Chapter 2: The Latin Noun (Declensions 1 & 2)
(Here is the first in a series of etymological discussions intended for casual reading and enjoyment, not for intensive study. The words chosen for comment will not necessarily be drawn from the assigned word lists. However, the discussion will always be directly related to the content of the current chapter.)
Though their roots are unrelated, via and vita are sometimes confused, on account of the fact that vita became vie in French. Neither word has given the English language a simple common noun: as we trudge along the road of life, we do so in plain Anglo-Saxon. However English uses via as a convenient term that means “by way of”; and when Canadians take a railway voyage (from Latin viaticum, “travel money”), they go by VIA Rail—if there are any trains left to ride. The Roman road was a marvel of ancient engineering. The “layered” or “paved” road, [via] strata, gave us street, one of the oldest Latin words in English. The “broken” or “beaten” road, [via] rupta, came into English much later as route. Lexicographers can’t agree whether viable is derived from vita (“able to maintain life”) or from via (“able to be travelled”)—or possibly from both.
Arena (classical Latin harena) has had a curious semantic history. The original Latin word meant “sand”; then it was specialized to mean “the sand of the amphitheatre”; then it was applied to the scene of the contest, though not to the physical structure. When arena came into English in 1627, it was used to describe the ancient amphitheatre itself; considerably later it was broadened to suggest a battlefield or any other sphere of public action. In today’s Romance languages, the harena derivative may still be a general word for “sand”: this is true of Spanish arena and Italian réna, but not of French arène. In the 20th century, the form aréna has been borrowed by Quebec French as a loan-word from English, to mean a “hockey rink.”
Camera was a technical term in classical Latin—a Greek loan-word that meant “vault” or “arched roof.” In later Latin it came to mean a “room”; and through French it gave us chamber. Thus camera and chamber are perfect examples of English DOUBLETS (§8). Our modern camera was originally called a camera obscura (“dark room”), from the little chamber where the photographic exposure takes place. When a political body goes behind closed doors to meet “inside the room,” it is said to be in camera. From the French adaptation of Spanish camarada and camerado (“roomful,” “roommate”), English acquired camaraderie and comrade. Thus we can say that the ETYMOLOGICAL MEANING of comrade is “roommate.” Because of semantic change, the etymological meaning will often be very different from the modern dictionary meaning.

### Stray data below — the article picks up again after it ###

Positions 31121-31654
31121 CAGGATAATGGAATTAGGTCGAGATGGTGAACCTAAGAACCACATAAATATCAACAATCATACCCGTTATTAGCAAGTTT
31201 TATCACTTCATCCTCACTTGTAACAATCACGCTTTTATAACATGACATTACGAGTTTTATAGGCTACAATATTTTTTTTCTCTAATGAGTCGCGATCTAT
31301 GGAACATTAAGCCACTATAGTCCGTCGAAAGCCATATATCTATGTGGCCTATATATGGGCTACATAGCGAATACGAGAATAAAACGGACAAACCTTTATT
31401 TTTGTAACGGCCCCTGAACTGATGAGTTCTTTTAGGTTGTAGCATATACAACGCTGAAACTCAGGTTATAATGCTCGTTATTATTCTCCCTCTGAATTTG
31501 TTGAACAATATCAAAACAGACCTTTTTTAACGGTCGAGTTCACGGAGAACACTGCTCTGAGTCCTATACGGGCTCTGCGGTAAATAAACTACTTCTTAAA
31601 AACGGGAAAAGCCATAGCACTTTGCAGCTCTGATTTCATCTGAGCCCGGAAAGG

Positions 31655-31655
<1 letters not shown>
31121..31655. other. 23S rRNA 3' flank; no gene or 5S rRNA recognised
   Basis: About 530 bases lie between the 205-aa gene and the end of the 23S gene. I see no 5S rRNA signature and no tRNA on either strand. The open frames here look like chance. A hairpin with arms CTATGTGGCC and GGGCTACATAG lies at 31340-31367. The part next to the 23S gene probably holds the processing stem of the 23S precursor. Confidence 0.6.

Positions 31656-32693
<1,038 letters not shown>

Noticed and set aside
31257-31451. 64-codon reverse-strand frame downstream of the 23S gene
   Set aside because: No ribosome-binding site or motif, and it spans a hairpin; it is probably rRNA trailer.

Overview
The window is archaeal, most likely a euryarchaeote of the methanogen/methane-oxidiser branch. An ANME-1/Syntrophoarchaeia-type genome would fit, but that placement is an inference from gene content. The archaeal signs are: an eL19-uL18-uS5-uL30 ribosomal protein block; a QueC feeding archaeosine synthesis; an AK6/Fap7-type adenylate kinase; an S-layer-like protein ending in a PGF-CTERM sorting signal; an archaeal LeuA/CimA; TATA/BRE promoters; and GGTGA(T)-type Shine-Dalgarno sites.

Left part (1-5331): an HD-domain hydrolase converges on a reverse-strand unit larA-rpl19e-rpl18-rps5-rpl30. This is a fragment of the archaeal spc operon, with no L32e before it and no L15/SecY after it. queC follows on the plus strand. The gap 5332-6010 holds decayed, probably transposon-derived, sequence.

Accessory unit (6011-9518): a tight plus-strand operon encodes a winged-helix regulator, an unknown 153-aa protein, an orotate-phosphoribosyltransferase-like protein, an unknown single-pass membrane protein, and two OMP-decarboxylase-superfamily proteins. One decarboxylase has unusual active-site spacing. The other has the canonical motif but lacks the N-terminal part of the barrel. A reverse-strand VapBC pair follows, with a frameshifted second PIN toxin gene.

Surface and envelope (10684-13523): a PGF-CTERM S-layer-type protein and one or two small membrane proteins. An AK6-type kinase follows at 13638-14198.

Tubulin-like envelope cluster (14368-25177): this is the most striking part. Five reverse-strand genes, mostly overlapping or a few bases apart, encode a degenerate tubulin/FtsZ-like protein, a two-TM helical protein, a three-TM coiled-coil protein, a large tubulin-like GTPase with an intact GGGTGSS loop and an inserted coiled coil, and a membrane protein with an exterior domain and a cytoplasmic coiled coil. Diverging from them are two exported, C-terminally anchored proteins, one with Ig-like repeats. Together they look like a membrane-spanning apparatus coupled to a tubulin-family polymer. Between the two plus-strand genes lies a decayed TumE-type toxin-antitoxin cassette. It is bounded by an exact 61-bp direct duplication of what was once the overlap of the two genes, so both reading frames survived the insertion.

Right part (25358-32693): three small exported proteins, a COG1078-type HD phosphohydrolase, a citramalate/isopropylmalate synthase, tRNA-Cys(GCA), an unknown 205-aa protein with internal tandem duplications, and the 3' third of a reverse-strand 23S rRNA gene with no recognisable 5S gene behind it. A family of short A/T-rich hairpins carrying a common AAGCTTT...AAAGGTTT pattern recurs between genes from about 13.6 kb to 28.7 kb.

The Latin word area also changed meaning with the passage of time. In antiquity it denoted a vacant space in or around a house, and in particular a “threshing-floor.” That is the etymological meaning of E area, which obviously has a much broader meaning today.
If you want an example of a simple Latin noun that has undergone some unlikely changes in form, how about cauda (“tail”)? Its descendants include the English words coda, queue, cue, and coward. As Ring Lardner said, you can look it up.
- English idiom has been strained in this sentence, since the word voyage is now restricted mainly to sea travel; a trip by land is better described as a journey (from Latin diurnum, “a day’s travel”). ↵